By this point in the vast knowledgebase that contains the history of Walt Disney World, we have all heard of the railroad that ran through Fort Wilderness once upon a time. The railroad, which ran regularly from 1973 through 1977, has been a memory of the bygone days for several decades. Of course, that doesn’t mean that there aren’t enough photographs and postcards out there to keep our appetite for the stream train through the wilderness satiated.

One thing that we don’t see very often is the tickets that booked a guest’s passage aboard the train. Mickey conducting the train in his Davy Crockett outfit is the perfect symbol of all things Fort Wilderness in the 1970’s. And that price? .50 cents for the round trip! What wouldn’t we pay in this day and age to have that opportunity one last time.
 

29 July 2014

No. 92



When you venture on down the Sassagoula River, you’ll pass the stately manor houses of Magnolia Bend and get swampy area known as Alligator Bayou. The manicured lawns give way to drooping moss hanging from timeworn pines. This is where the earthy homes of Port Orleans – Riverside have long resided. Inside each room the accommodations are furnished with some of the findings they have acquired from up the river. Everything from crates to washboards adorn the rooms.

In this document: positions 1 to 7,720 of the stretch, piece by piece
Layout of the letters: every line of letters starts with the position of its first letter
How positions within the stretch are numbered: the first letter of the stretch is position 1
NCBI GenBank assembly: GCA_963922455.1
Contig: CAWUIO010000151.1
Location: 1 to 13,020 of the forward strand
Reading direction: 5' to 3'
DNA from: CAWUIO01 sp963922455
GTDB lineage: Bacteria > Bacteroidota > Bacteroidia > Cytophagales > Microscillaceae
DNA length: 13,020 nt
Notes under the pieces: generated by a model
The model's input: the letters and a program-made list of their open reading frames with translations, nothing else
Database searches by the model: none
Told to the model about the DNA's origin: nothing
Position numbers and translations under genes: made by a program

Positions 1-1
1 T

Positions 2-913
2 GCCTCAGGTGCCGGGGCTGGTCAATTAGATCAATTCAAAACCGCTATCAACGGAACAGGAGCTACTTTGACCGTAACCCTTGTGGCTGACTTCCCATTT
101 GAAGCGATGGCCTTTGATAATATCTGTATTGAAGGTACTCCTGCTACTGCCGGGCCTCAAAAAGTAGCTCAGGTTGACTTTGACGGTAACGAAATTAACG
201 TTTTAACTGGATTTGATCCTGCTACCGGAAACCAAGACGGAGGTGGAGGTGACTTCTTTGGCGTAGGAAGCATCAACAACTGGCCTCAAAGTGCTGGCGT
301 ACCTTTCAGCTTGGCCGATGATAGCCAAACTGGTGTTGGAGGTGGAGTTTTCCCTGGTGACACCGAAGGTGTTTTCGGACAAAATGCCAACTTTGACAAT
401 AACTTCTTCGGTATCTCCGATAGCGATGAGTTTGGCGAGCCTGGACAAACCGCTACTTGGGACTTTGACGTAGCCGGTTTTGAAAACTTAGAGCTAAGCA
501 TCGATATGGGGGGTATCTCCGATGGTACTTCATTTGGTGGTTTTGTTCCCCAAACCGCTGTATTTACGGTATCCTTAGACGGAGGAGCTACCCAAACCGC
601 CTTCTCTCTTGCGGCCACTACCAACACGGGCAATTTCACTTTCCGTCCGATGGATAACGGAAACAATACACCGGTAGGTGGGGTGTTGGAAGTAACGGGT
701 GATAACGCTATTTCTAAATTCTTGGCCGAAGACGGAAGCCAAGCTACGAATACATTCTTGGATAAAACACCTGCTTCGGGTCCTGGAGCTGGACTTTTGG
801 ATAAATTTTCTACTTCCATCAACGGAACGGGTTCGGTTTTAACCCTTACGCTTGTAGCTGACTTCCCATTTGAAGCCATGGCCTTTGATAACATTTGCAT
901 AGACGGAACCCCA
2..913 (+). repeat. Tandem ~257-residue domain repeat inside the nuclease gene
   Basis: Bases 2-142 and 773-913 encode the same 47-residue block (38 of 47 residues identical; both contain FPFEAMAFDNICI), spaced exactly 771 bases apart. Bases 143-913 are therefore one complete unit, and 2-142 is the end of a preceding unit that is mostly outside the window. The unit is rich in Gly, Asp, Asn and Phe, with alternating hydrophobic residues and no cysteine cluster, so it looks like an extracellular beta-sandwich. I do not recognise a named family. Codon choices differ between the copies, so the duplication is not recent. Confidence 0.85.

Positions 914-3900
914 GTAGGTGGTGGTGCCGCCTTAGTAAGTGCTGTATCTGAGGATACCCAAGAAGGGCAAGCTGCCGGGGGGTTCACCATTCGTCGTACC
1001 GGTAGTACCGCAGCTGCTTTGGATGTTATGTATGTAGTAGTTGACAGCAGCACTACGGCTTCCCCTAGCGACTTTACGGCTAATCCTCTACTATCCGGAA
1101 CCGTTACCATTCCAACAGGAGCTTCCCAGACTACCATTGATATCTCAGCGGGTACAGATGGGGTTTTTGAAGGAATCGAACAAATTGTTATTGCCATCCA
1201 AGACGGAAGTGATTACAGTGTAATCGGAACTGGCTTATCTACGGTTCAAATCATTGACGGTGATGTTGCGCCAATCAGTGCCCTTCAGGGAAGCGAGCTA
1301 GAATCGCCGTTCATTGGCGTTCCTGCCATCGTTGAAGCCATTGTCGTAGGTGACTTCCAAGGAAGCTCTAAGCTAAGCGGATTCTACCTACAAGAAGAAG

The washboard, utilized as part of the d├ęcor of the hand-washing basin, has a lot to say about the area’s history.

The quickest reference to catch is the washboard being known as No. 92. This is a direct reference to the year in which Port Orleans – Riverside, then known as Dixie Landings, opened, 1992.

The Acadian Company listing on the washboard is a nod to the much richer history of Alligator Bayou and Magnolia Bend. As the story goes, two brothers came down from Port Orleans seeking to make their own ways in the world. Everette, the more solitary of the two brothers, made his home in Alligator Bayou. Meanwhile Colonel J.C. Pearce, Everette’s brother, constructed the mill that brought industrial life to the area. Once he had amassed an impressive fortune, the Colonel decided he needed an antebellum home that matched his stature in the community. Nestled among one of the many crooks in the Sassagoula, the collection of estates would commonly be referred to as Magnolia Bend, with the Colonel’s manor being named Acadian House.

All that history crammed into just two little lines on a washboard. It’s amazing where you’ll find your Disney history!